• Make one expensive purchase at a time. There are times when we need to make expensive purchases on electronics, home repairs, gadgets, etc. There is nothing wrong with this. But make sure that you schedule it well. If you see a great sale on a TV but you know that the AC unit in your home requires replacement, you need to prioritize. Make one expensive purchase so you will not compromise your budget for the month. Know the schedule of your purchases so you can save up for it and buy them in cash instead of credit. Reserve your credit for expensive expenses that happen unexpectedly – e.g. blown transmission, busted taillights, etc.
  • Boost your emergency fund. Another effective way to keep your household debt from increasing is to grow your emergency fund. That way, any unexpected expense will not have to compromise your budget significantly. You can keep it from destroying your financial schedule and force you to be in debt. Planning and preparation is the key to a healthy financial life.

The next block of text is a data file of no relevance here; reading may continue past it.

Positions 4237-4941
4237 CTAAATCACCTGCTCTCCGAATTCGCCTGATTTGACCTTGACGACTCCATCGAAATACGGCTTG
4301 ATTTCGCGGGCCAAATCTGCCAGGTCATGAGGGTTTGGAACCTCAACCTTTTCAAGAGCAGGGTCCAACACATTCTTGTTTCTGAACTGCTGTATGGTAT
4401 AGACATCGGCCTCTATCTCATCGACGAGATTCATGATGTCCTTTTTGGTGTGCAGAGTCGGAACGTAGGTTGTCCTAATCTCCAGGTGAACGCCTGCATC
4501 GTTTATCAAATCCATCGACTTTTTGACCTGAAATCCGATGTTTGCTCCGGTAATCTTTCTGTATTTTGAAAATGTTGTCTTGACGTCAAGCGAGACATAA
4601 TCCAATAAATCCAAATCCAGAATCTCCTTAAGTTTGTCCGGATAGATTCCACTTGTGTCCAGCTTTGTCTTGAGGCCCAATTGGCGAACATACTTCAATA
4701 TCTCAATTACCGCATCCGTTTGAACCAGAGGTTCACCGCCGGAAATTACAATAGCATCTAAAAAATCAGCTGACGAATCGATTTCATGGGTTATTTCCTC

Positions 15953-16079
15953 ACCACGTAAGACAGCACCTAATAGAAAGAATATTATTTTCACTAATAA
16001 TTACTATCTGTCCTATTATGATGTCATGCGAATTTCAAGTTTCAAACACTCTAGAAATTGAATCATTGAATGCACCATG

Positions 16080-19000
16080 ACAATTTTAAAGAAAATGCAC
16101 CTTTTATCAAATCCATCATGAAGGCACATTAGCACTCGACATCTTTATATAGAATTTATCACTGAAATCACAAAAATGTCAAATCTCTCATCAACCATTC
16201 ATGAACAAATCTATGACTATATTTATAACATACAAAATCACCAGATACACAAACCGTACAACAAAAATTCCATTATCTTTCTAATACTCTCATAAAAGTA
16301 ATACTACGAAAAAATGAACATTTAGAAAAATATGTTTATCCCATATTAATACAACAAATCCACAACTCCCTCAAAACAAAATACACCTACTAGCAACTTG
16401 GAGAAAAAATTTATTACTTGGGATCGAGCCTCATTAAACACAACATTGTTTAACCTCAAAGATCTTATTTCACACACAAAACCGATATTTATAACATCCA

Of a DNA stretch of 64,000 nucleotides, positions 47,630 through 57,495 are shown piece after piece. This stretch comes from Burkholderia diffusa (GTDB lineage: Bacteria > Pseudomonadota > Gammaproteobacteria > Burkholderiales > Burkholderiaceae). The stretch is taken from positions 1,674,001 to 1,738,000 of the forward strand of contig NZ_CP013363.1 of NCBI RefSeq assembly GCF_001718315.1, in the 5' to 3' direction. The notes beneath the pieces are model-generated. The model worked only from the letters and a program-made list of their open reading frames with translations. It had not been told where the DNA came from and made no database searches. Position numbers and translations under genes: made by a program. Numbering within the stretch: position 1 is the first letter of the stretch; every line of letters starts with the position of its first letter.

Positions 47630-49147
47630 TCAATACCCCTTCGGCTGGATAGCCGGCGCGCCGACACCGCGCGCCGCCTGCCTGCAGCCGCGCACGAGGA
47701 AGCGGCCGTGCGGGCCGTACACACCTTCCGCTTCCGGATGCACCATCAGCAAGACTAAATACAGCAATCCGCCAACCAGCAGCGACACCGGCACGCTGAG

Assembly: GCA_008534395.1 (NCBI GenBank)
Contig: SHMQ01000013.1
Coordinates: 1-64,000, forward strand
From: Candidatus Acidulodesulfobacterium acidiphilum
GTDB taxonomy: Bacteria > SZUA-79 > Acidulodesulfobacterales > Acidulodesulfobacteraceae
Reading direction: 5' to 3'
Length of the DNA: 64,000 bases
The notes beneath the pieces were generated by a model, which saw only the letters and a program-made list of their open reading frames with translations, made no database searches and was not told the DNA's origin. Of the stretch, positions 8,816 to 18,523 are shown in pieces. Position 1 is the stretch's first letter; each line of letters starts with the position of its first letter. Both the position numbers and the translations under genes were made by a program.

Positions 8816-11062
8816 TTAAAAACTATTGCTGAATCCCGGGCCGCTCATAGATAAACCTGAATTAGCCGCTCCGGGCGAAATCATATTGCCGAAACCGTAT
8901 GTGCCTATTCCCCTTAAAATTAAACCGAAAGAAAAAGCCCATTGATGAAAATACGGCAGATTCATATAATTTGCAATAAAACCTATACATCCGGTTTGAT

• Get debt help. When you have more than enough debt to deal with, you also have the option to get debt help. There are many debt relief programs that can help make your monthly credit payments a lot easier. You have debt consolidation, debt management, debt settlement and balance transfer. You have the option to hire a professional to help you out or you can do it all yourself. In case you plan on getting debt help from a professional, make sure that you know the laws protecting you from abusive ones.

It may be true that the American culture dictates that household debt will always be present. But that does not mean it should be allowed to grow significantly that will put us in danger of another financial meltdown. We need to learn from our past mistakes and use that knowledge to improve our financial future.